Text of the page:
We have app piracy, but I don’t know how much money it is costing us. I suspect it’s not costing us a great deal. I suspect the people who are downloading pirated copies aren’t playing them very much and wouldn’t have paid anyway, so it’s not something I really worry about too much. I mean, if you really have to have this app but you won’t pay $0.99 cents for it, that pretty much sucks. I don’t see it as a huge barrier to the industry. Most iPhone customers aren’t using jailbroken iPhones to download apps illegally. Also, our app doesn’t communicate with a server which means that we don’t have the negative impact on bandwidth cost that is often associated with piracy. I do believe that if there is a strong server element you have to do what you can to stop the pirated copy. If a user has pirated your app and they are accessing your server content and circumventing your advertising or if they access the server content without paying for the app they are costing you money on an ongoing basis. When you have a 100% client app it’s more of a kind of, ok, it sucks, and I wish people wouldn’t do it because they could help us pay our bills next year by paying $0.99 cents in the app store, but I don't lose too much sleep trying to fight it.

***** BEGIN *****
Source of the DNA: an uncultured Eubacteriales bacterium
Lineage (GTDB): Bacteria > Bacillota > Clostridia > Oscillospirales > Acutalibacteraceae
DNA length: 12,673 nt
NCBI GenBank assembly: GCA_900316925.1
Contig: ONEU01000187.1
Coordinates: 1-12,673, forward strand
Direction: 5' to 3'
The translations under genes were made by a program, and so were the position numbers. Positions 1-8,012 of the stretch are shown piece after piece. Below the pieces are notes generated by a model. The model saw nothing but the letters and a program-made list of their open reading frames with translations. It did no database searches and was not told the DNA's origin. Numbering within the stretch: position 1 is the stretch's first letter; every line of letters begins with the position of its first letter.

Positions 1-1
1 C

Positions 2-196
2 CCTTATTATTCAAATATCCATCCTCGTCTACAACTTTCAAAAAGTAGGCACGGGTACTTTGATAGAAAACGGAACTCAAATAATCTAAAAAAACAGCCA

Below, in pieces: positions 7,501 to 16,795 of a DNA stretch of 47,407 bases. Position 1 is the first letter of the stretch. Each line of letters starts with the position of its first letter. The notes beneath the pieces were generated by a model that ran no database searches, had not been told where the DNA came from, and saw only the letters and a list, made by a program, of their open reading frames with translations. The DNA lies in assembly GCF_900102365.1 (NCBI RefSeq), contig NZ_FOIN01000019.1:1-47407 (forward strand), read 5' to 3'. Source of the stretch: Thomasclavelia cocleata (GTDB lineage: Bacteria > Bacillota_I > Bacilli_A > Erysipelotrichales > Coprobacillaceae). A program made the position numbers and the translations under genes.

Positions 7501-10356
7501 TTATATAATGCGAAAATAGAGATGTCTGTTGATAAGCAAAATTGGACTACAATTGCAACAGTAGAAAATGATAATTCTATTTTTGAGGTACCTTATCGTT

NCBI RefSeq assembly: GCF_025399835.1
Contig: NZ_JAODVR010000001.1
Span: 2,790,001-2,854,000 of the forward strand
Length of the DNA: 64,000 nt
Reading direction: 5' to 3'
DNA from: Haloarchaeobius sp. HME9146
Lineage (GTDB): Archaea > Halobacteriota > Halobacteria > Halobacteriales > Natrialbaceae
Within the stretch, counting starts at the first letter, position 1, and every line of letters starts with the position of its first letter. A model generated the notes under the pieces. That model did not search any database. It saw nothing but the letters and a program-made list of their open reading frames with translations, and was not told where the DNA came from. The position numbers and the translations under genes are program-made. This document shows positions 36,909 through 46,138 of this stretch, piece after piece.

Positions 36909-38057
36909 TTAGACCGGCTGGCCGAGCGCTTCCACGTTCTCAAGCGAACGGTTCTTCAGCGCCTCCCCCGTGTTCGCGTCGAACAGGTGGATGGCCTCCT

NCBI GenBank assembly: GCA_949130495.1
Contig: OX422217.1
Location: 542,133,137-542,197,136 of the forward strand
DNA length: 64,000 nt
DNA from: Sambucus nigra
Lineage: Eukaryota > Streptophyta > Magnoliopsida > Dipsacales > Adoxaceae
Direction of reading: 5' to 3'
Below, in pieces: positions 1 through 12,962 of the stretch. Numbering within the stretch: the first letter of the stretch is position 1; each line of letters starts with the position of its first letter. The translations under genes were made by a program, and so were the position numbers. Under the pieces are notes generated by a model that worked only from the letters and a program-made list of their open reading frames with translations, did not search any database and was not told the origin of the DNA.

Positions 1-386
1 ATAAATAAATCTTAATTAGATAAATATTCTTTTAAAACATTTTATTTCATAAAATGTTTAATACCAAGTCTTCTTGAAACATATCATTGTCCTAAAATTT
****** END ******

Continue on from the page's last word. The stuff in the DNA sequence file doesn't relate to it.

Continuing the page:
Q What resources do you recommend for new developers?
I highly recommend Apple's developer site and developer forums. You can find out pretty much everything you need to know there.
Q Do you use any 3rd party code libraries or open source projects in your applications?
We use OpenFeint for high scores and achievements. The guys at OpenFeint have created a great product. Most developers I know use them. I believe they are one of the best things to happen to the platform. As a game developer, it is great to just plug that into your game because you just get so much extra functionality.
Q What are your thoughts on the iPad?
We put Sneezies HD on the iPad for the launch and we feel great about it. The iPad is a great device and we hope it is successful, but for now it's hard to tell if it's going to be just as successful as the iPhone. Craig and I are looking forward to doing more work on it.
Q Gavin, thank you for your time and have a good day!
Thanks for interviewing me. I look forward to seeing more great content on Mobiletuts+
One Last Thing
Retro Dreamer Links